Likewise, the words, 'any amount credited or debited, as the case may be', to any account whether called 'suspense account or by any other name, in the books of accounts of a person liable to pay service tax' would not include the value of the goods supplied free as no amount was credited or debited in any account. In fact, this last portion is related to the debit or credit of the account of an associate enterprise and, therefore, takes care of those amounts which are received by the associated enterprise for the services rendered by the service provider.

16. In fact, the definition of "gross amount charged" given in Explanation (c) to Section 67 only provides for the modes of the payment or book adjustments by which the consideration can be discharged by the service recipient to the service provider. It does not expand the meaning of the term "gross amount charged" to enable the Department to ignore the contract value or the amount actually charged by the service provider to the service recipient for the service rendered. The fact that it is an inclusive definition and may not be exhaustive also does not lead to the conclusion that the contract value can be ignored and the value of free supply goods can be added over and above the contract value to arrive at the value of taxable services.

The value of taxable services cannot be dependent on the value of goods supplied free of cost by the service recipient. The service recipient can use any quality of goods and the value of such goods can vary significantly. Such a value, has no bearing on the value of services provided by the service recipient. Thus, on first principle itself, a value which is not part of the contract between Civil Appeal Nos. 1335-1358 of 2015 with Ors. Page 20 of 26 the service provider and the service recipient has no relevance in the determination of the value of taxable services provided by the service provider.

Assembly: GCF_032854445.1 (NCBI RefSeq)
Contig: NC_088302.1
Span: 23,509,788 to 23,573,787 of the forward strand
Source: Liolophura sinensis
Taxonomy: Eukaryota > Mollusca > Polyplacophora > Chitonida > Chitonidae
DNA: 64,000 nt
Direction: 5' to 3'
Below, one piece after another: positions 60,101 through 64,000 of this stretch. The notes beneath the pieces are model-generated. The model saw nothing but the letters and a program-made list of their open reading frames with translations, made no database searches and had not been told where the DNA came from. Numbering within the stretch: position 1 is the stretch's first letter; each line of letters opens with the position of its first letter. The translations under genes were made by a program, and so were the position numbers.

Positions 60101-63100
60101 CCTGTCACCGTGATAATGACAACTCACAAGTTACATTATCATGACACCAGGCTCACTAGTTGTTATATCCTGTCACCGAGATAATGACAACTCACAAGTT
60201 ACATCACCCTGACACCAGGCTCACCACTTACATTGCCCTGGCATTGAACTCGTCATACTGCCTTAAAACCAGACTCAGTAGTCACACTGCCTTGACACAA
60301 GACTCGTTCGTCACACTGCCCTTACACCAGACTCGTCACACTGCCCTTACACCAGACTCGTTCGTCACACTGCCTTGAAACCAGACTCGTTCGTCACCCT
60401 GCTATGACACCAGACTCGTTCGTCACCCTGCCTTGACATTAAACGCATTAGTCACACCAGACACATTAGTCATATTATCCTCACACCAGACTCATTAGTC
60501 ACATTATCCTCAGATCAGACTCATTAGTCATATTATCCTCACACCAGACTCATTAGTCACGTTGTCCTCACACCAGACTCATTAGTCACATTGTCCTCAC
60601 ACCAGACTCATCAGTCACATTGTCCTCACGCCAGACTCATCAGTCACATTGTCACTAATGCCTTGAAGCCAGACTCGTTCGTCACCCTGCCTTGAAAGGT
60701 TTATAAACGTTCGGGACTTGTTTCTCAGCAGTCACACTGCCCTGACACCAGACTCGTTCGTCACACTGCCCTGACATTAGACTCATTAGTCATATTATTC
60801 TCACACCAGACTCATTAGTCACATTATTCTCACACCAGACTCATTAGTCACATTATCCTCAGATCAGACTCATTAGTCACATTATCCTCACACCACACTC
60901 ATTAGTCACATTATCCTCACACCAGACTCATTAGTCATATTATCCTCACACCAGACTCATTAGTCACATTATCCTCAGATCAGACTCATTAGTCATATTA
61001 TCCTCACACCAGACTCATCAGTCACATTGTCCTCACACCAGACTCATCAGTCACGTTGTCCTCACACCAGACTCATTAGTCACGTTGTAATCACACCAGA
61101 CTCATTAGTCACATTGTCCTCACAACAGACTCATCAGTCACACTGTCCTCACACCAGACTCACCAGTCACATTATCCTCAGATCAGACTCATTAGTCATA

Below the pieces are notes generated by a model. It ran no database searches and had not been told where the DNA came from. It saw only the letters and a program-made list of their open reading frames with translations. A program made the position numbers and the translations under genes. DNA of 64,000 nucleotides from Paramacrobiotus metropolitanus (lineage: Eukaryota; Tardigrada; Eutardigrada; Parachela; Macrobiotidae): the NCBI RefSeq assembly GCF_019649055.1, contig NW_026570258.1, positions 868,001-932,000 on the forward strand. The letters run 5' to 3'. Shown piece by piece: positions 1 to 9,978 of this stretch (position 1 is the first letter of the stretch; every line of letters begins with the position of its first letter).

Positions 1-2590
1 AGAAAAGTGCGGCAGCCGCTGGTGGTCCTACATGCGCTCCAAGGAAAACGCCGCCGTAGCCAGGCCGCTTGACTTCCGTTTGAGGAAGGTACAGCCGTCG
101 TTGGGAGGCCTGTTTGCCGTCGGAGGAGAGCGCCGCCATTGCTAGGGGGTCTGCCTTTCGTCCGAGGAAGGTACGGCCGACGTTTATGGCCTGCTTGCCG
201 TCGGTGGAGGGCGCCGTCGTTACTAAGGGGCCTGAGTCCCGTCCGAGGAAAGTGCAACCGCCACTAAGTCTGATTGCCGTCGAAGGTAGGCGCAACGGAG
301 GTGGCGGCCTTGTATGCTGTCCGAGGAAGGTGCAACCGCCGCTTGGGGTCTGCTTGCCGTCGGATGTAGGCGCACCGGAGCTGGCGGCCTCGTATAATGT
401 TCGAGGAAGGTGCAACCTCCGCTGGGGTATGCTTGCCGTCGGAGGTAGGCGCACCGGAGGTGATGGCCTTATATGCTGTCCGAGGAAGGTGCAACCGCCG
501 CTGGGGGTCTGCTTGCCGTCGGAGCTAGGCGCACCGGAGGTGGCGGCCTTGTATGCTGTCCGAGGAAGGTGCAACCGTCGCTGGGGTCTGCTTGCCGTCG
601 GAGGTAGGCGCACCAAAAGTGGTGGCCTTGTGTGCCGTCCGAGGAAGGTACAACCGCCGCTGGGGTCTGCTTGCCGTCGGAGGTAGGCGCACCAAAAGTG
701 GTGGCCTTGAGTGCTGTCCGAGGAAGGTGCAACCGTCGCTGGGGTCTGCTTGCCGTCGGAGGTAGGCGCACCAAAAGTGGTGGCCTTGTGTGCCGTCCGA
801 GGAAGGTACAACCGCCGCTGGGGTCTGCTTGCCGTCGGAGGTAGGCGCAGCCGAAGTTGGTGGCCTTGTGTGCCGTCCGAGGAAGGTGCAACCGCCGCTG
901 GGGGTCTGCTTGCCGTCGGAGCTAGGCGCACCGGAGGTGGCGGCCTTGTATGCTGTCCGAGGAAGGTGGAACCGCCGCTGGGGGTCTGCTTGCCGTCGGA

17. Faced with the aforesaid situation, the argument of the learned counsel for the Revenue was that in case the assessees did not want to include the value of goods/materials supplied free of cost by the service recipient, they were not entitled to the benefit of notification dated September 10, 2004 read with notification dated March 01, 2005. It was argued that since building construction contract is a composite contract of providing services as well as supply of goods, the said notifications were issued for the convenience of the assessees. According to the Revenue, the purpose was to bifurcate the component of goods and services into 67%:33% and to provide a ready formula for payment of service tax on 33% of the gross amount.

It was submitted that this percentage of 33% attributing to service element was prescribed keeping in view that in the entire construction project, roughly 67% comprises the cost of material and 33% is the value of services. However, this figure of 67% was arrived at keeping in mind the totality of goods and materials that are used in a construction project. Therefore, it was incumbent upon the assessees to include the value of goods/material supplied free of cost by the service recipient as well otherwise it would create imbalance and disturb the analogy that is kept in mind while issuing the said notifications and in such a situation, the AO can deny the benefit of aforesaid notifications. This argument may look to be attractive in the first blush but on the reading of the notifications as a whole, to our mind, it is not a valid argument.

18. In the first instance, no material is produced before us to justify that aforesaid basis of the formula was adopted while issuing the notification. In the absence of any such material, it would be anybody's guess as to what went in the mind of the Central Government in issuing these notifications and prescribing the service tax to be calculated on a value which is equivalent to 33% of the gross amount. Secondly, the language itself demolishes the argument of the learned counsel for the Revenue as it says '33% of the gross amount 'charged' from any person by such commercial concern for providing the said taxable service'.